Tips and tricks

Relationship between unbalance, speed, centrifugal force and rotor weight

In balancing practice, the relationship between unbalance and centrifugal force at a given speed often takes on a special importance, for example, when you have to calculate a rough estimate of the centrifugal forces generated at operating speed at the maximum permitted unbalance.

What unbalance can you still tolerate?

The question also arises, if you need to get a rough idea of what unbalance you can tolerate at balancing speed, so that the rotor will not bounce about on the supporting rollers: If a specific centrifugal force is exceeded, the rotor will bounce from one supporting roller to the other during balancing. This will cause a rattling noise and in the long run, significant damage to the surfaces of the roller carriage and the rotor journal.

Rule of thumb answer to the problem

Table 1 illustrates a "Rule of Thumb", which has been found useful in practice: At a speed of 1000 rpm an unbalance of, i.e., 1 gmm will generate a centrifugal force of 1g.

 u F1000
1 gmm
1 g
1 gcm
10 g
1 kgmm
1 kg
1 kgm
1.000 kg

Table 1: Relationship between unbalance and centrifugal force at 1000 rpm (..with an accuracy of 10 %)

Limitations of the rule of thumb

Centrifugal forces caused by unbalance increase with the square of the speed. If you consider the centrifugal forces at an arbitrary speed and at 1000 min-1

.. and relate them to each other ...

.... you will see that the centrifugal forces can be calculated easily by multiplying the centrifugal force at 1000 min-1 established with the help of the rule of thumb with the square of the speed ratio.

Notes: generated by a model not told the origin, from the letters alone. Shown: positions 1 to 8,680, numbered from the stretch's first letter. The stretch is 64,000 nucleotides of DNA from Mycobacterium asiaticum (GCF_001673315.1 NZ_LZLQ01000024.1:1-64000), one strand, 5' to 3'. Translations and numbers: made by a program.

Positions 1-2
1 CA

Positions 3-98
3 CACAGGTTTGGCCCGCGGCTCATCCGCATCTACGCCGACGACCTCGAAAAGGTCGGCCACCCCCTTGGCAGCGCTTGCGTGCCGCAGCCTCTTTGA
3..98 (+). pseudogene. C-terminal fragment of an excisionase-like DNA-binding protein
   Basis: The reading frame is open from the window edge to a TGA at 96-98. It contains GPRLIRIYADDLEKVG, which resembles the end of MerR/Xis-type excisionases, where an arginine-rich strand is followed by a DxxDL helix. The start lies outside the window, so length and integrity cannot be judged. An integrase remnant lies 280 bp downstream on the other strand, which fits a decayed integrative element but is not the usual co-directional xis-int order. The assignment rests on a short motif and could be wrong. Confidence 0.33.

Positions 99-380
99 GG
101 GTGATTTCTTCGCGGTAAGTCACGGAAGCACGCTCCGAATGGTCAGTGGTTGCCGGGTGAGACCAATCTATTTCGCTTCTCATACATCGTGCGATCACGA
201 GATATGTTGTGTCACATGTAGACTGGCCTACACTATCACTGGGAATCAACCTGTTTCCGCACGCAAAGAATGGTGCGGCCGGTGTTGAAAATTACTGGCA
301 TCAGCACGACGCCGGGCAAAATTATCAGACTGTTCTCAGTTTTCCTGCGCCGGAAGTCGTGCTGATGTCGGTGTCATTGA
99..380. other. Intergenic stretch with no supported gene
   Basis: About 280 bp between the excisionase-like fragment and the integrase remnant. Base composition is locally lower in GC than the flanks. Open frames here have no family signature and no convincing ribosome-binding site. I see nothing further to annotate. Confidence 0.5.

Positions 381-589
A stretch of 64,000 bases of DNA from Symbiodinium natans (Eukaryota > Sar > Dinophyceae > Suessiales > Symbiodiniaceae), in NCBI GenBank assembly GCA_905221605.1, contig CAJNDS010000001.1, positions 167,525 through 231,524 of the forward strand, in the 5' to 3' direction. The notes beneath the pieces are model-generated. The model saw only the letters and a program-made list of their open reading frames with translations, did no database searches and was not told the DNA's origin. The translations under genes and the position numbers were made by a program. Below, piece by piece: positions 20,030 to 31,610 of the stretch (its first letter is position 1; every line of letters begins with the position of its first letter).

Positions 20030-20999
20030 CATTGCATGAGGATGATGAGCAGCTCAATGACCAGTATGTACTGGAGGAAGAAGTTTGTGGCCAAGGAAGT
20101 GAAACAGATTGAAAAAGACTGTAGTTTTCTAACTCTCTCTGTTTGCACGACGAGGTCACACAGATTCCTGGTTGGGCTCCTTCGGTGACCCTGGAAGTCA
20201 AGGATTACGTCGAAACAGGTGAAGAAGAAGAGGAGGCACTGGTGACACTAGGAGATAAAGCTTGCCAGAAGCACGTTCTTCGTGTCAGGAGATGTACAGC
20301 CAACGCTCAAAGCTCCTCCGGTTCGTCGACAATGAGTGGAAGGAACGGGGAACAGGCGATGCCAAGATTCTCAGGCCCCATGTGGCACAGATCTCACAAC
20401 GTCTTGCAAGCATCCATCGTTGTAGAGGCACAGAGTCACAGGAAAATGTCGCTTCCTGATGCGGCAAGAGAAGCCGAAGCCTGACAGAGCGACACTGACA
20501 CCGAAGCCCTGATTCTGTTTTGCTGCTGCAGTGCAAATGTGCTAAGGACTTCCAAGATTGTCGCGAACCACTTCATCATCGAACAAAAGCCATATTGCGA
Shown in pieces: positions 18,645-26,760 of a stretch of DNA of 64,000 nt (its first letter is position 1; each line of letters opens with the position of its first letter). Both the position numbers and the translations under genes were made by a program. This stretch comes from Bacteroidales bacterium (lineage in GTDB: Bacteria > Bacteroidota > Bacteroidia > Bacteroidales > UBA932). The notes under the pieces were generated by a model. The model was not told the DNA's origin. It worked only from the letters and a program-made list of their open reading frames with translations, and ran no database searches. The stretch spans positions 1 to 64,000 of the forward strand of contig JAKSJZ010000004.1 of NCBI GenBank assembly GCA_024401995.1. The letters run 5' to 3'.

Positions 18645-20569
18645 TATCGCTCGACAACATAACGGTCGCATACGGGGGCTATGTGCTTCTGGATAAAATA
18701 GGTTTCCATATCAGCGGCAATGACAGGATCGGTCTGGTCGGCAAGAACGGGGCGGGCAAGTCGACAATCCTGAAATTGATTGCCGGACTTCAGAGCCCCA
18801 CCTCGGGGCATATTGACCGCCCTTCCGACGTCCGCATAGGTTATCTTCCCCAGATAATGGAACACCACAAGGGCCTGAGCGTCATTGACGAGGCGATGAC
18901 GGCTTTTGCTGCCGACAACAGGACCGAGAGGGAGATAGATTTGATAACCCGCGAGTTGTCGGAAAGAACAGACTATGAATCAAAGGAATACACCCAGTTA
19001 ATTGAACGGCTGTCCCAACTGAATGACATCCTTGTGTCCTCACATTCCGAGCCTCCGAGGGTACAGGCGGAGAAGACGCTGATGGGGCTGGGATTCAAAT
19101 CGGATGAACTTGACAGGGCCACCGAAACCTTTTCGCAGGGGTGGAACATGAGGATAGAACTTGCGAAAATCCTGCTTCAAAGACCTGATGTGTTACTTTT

This state of affairs is illustrated in Table 2. As you will see, if speed is increased to 10,000 min-1, the centrifugal force increases by a factor of 100 from the „reference centrifugal force“ at 1000 min-1. When speed is reduced to 700 min-1, centrifugal force goes down to about half.

0,1 0,01
500 0,5 0,25
0,7 0,49
2 4
5 25
10 100

Table 2: Relationship between the centrifugal force at an arbitrary speed and the "reference centrfugal force" at 1000 min-1

Fig. 1

Sketch of an electric armature, with unbalance tolerance and centrifugal force at operating speed

Rule of thumb:

Fpermissible/LS = 2.0 % . m = 2000 kg
(provided that Ø rotor journal < Ø supporting roller)

Fig. 2
Sketch showing a cylinder in the balancing machine, the permissible force or unbalance per bearing pedestal

Learn by doing
Start making your own rough calculations? When you next balance a new rotor, just calculate the centrifugal forces generated by the specified residual unbalance. Then relate these centrifugal forces to the weight of the rotor. Learn to distinguish reasonable and excessive balancing tolerances or use the rule of thumb to work out the unbalance per bearing pedestal at which the cylinder will not become unstable on the roller carriage.

Good luck!

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